In 1810, Russia withdrew from the Continental System. In retaliation, Napoleon led a massive army into Russia in the summer of 1812. Rather than engaging the French in a full-scale battle, the Russians adopted a strategy of retreating whenever Napoleon’s forces attempted to attack. As a result, Napoleon’s troops trekked deeper into Russia despite being ill-prepared for an extended campaign. In September, both sides suffered heavy casualties in the indecisive Battle of Borodino. Napoleon’s forces marched on to Moscow, only to discover almost the entire population evacuated. Retreating Russians set fires across the city in an effort to deprive enemy troops of supplies. After waiting a month for a surrender that never came, Napoleon, faced with the onset of the Russian winter, was forced to order his starving, exhausted army out of Moscow. During the disastrous retreat, his army suffered continual harassment from a suddenly aggressive and merciless Russian army. Of Napoleon’s 600,000 troops who began the campaign, only an estimated 100,000 made it out of Russia.
At the same time as the catastrophic Russian invasion, French forces were engaged in the Peninsular War (1808-1814), which resulted in the Spanish and Portuguese, with assistance from the British, driving the French from the Iberian Peninsula. This loss was followed in 1813 by the Battle of Leipzig, also known as the Battle of Nations, in which Napoleon’s forces were defeated by a coalition that included Austrian, Prussian, Russian and Swedish troops. Napoleon then retreated to France, and in March 1814 coalition forces captured Paris.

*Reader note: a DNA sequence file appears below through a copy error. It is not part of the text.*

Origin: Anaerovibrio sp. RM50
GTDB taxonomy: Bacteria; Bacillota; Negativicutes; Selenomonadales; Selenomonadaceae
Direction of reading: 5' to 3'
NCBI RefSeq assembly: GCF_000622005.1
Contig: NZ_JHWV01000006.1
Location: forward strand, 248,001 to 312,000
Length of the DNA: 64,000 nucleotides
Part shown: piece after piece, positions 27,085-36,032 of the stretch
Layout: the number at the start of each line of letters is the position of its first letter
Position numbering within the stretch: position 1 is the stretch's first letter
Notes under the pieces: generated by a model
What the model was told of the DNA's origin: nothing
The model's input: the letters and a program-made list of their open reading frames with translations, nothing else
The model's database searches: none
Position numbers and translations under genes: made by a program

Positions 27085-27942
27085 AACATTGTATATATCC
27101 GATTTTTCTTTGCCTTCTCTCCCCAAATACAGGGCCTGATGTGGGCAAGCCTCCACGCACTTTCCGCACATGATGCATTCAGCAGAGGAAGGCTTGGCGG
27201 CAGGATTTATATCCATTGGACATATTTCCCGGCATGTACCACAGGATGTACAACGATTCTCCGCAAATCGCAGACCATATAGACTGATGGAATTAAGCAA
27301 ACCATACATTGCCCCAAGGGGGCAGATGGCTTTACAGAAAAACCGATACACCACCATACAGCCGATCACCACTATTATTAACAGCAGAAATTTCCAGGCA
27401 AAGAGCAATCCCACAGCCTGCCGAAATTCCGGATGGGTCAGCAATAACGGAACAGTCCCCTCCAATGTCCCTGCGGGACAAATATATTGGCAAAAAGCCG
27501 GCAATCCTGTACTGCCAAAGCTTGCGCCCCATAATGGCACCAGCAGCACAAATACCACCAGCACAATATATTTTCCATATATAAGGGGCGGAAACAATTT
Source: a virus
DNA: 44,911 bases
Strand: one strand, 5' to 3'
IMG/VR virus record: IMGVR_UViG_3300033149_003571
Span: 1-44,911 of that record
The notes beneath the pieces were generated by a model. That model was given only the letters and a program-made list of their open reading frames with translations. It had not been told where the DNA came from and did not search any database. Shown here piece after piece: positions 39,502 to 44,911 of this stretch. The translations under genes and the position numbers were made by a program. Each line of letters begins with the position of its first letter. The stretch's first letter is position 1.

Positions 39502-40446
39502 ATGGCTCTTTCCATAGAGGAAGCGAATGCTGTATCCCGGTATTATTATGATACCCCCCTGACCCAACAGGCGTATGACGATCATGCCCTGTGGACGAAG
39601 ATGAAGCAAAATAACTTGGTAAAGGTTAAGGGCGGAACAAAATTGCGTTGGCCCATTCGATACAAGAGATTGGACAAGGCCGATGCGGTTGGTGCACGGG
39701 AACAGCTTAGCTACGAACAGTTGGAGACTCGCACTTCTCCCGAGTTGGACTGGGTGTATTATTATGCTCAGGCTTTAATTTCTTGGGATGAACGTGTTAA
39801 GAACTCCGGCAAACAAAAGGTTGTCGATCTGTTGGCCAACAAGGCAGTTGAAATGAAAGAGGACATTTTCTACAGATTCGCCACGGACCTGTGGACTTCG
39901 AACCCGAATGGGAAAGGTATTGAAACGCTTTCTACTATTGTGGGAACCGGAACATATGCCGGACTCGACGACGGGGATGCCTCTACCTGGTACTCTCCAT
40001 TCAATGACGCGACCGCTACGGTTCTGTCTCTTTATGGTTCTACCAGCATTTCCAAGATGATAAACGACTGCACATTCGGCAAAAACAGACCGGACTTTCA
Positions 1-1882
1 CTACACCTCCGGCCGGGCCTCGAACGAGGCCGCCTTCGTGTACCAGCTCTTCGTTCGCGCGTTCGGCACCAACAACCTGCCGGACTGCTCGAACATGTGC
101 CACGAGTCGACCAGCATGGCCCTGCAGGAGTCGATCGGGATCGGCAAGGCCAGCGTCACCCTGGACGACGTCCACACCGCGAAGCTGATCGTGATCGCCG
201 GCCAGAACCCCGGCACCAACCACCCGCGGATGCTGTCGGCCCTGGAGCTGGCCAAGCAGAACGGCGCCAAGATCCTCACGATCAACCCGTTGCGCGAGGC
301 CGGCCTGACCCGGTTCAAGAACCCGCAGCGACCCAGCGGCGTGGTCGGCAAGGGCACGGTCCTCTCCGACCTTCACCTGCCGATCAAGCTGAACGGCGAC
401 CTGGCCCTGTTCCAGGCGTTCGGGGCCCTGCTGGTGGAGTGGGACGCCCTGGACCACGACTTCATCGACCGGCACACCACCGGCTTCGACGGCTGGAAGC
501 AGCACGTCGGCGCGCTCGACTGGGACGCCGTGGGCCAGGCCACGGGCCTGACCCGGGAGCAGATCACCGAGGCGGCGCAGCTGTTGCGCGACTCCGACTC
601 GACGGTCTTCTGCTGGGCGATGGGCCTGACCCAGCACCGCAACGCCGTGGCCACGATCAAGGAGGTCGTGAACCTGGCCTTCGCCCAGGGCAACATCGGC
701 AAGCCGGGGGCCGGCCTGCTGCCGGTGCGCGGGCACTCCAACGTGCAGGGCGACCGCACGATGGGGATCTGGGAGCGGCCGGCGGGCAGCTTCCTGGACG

On April 6, 1814, Napoleon, then in his mid-40s, was forced to abdicate the throne. With the Treaty of Fontainebleau, he was exiled to Elba, a Mediterranean island off the coast of Italy. He was given sovereignty over the small island, while his wife and son went to Austria.
Hundred Days Campaign and Battle of Waterloo
On February 26, 1815, after less than a year in exile, Napoleon escaped Elba and sailed to the French mainland with a group of more than 1,000 supporters. On March 20, he returned to Paris, where he was welcomed by cheering crowds. The new king, Louis XVIII (1755-1824), fled, and Napoleon began what came to be known as his Hundred Days campaign.
Upon Napoleon’s return to France, a coalition of allies–the Austrians, British, Prussians and Russians–who considered the French emperor an enemy began to prepare for war. Napoleon raised a new army and planned to strike preemptively, defeating the allied forces one by one before they could launch a united attack against him.
In June 1815, his forces invaded Belgium, where British and Prussian troops were stationed. On June 16, Napoleon’s troops defeated the Prussians at the Battle of Ligny. However, two days later, on June 18, at the Battle of Waterloo near Brussels, the French were crushed by the British, with assistance from the Prussians.
On June 22, 1815, Napoleon was once again forced to abdicate.
Napoleon’s Final Years
In October 1815, Napoleon was exiled to the remote, British-held island of Saint Helena, in the South Atlantic Ocean. He died there on May 5, 1821, at age 51, most likely from stomach cancer. (During his time in power, Napoleon often posed for paintings with his hand in his vest, leading to some speculation after his death that he had been plagued by stomach pain for years.) Napoleon was buried on the island despite his request to be laid to rest “on the banks of the Seine, among the French people I have loved so much.” In 1840, his remains were returned to France and entombed in a crypt at Les Invalides in Paris, where other French military leaders are interred.